1. Check
First, check your home for leaks. You can detect silent toilet leaks, a common water-wasting culprit, by adding food coloring to the toilet tank and waiting 10 minutes before flushing. If color appears in the bowl, your toilet has a leak. Visit for do-it-yourself toilet repair tips and videos.

2. Twist
Give leaking faucet and showerhead connections a firm twist with a wrench or apply pipe tape to ensure that pipe connections are sealed tight. If you can’t stop those drops yourself, contact a plumbing professional. For additional savings, twist WaterSense labeled aerators onto bathroom faucets to use 30 percent less water without noticing a difference in flow.

3. Replace
If you just can’t nip that drip, it may be time to replace the fixture. Look for WaterSense labeled models, which use at least 20 percent less water and are independently certified to perform as well as or better than standard models.

By checking more carefully under the sink, I might have spotted the worn hose and replaced it before my mini-flood. Want to do more? Join EPA and thousands of your neighbors by supporting the We’re for Water campaign, organized by WaterSense. Visit to take the I’m for Water pledge.

About the author: Stephanie Thornton has worked at EPA for nearly 10 years and manages marketing and partner relationships for WaterSense’s residential plumbing program.

Editor’s Note: The opinions expressed in Greenversations are those of the author. They do not reflect EPA policy, endorsement, or action, and EPA does not verify the accuracy or science of the contents of the blog.

Editor's Note: The opinions expressed here are those of the author. They do not reflect EPA policy, endorsement, or action, and EPA does not verify the accuracy or science of the contents of the blog.

Please share this post. However, please don't change the title or the content. If you do make changes, don't attribute the edited title or content to EPA or the author.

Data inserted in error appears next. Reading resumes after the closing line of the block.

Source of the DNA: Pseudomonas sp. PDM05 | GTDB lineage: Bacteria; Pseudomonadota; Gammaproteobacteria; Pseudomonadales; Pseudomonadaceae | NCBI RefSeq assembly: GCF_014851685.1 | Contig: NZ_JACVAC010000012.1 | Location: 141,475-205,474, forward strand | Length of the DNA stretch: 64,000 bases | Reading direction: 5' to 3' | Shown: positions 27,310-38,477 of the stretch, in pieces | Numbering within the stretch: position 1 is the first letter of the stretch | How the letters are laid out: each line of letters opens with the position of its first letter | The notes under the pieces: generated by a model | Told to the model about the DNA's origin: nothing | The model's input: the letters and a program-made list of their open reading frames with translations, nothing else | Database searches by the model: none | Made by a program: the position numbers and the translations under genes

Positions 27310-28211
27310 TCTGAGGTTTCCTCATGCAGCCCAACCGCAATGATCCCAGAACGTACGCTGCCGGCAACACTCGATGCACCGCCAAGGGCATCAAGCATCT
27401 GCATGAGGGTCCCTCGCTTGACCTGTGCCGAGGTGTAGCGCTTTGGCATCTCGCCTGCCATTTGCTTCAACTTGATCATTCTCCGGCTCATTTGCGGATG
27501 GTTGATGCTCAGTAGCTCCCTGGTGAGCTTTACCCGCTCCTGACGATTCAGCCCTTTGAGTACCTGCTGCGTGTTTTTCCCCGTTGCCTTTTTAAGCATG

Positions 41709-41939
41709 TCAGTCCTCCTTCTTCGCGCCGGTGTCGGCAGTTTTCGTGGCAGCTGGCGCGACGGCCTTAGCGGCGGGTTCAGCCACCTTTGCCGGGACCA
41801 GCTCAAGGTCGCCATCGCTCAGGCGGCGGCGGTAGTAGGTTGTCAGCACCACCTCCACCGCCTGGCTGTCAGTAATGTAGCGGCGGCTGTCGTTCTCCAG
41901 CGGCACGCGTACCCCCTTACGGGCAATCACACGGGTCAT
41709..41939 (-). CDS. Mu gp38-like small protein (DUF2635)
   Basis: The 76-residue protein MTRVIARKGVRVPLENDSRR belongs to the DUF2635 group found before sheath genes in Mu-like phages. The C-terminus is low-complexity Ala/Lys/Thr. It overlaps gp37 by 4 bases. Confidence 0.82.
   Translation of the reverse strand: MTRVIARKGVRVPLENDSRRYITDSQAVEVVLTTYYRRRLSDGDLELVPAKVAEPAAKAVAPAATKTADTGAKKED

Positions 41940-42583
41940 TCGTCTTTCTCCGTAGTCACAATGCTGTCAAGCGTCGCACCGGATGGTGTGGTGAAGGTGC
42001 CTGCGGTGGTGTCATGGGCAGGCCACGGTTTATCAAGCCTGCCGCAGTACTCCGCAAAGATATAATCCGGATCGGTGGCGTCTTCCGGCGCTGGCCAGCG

Ten Thousand Gallons

By Veronica Blette

“Uh-oh, that can’t be good,” I thought as I entered my house to hear the sound of running water. I went upstairs to find that the flapper on my toilet had become stuck in the open position, which led to its earnest, yet futile, efforts to fill the bowl all day long. Yes, while I spent my day in the office trying to advance a nationwide ethic of water efficiency, water was running down my drain. My water bill for the month almost doubled as a result of that one day of wasted toilet filling.

So, what’s the connection with 10,000 gallons? That’s how much water we waste in our houses each year through leaks! Across the country, easy-to-fix household leaks add up to more than one trillion gallons of water lost annually, robbing homeowners of 12 percent of their water bill.

Less than one percent of the Earth’s water is available for human use, and managing water is a growing concern in the United States. Using water more efficiently and avoiding waste helps maintain supplies at safe levels now and for future generations.

That’s why we are encouraging homeowners to find and fix leaks during the third annual Fix a Leak Week, March 14 – 20, 2011. Be for water and start saving today with three simple steps:

1. Check

First, check your home for leaks. You can detect silent toilet leaks, a common water-wasting culprit, by adding food coloring to the toilet tank and waiting 10 minutes before flushing. If color appears in the bowl, your toilet has a leak.